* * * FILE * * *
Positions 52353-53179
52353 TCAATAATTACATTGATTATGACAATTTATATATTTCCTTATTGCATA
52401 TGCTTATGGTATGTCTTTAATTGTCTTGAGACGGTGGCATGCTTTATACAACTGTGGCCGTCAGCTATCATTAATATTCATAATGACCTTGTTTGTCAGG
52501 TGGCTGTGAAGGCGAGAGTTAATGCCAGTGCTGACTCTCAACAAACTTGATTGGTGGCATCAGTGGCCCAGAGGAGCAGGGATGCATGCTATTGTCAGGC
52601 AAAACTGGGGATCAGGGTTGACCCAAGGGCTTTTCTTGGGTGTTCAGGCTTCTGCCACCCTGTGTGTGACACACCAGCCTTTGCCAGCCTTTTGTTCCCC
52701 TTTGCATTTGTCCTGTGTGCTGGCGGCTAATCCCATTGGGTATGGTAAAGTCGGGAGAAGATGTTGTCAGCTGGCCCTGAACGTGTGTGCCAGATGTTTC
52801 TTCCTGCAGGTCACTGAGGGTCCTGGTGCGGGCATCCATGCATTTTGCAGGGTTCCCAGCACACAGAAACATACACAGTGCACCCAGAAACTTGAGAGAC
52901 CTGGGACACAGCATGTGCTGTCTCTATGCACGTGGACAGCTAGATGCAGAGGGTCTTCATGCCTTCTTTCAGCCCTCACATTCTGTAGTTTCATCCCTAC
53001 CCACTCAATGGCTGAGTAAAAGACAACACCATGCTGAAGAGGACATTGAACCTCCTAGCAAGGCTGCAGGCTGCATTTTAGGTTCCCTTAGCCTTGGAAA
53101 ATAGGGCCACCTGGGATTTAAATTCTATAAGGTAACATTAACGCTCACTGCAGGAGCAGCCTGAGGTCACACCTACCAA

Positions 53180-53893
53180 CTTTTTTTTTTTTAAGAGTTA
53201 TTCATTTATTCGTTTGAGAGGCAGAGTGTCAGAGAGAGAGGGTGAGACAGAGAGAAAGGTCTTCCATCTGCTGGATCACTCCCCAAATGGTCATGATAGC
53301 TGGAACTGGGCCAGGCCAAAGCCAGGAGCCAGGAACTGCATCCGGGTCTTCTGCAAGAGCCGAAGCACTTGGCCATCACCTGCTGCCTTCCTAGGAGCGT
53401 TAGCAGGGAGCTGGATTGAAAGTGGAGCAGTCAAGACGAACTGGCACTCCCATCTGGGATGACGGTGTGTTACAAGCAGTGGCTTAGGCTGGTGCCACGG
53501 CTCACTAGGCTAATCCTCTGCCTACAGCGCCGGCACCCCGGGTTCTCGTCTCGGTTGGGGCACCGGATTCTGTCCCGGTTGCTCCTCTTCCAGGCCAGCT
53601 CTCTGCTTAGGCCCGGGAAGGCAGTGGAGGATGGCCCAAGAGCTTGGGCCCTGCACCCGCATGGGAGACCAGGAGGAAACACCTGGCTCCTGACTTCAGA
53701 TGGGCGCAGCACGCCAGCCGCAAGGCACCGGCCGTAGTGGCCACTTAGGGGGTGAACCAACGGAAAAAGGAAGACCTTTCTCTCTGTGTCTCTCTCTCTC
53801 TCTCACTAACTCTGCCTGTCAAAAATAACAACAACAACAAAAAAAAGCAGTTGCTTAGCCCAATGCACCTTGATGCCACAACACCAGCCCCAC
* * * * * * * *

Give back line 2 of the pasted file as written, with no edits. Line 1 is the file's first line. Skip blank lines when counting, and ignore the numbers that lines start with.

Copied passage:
52353 TCAATAATTACATTGATTATGACAATTTATATATTTCCTTATTGCATA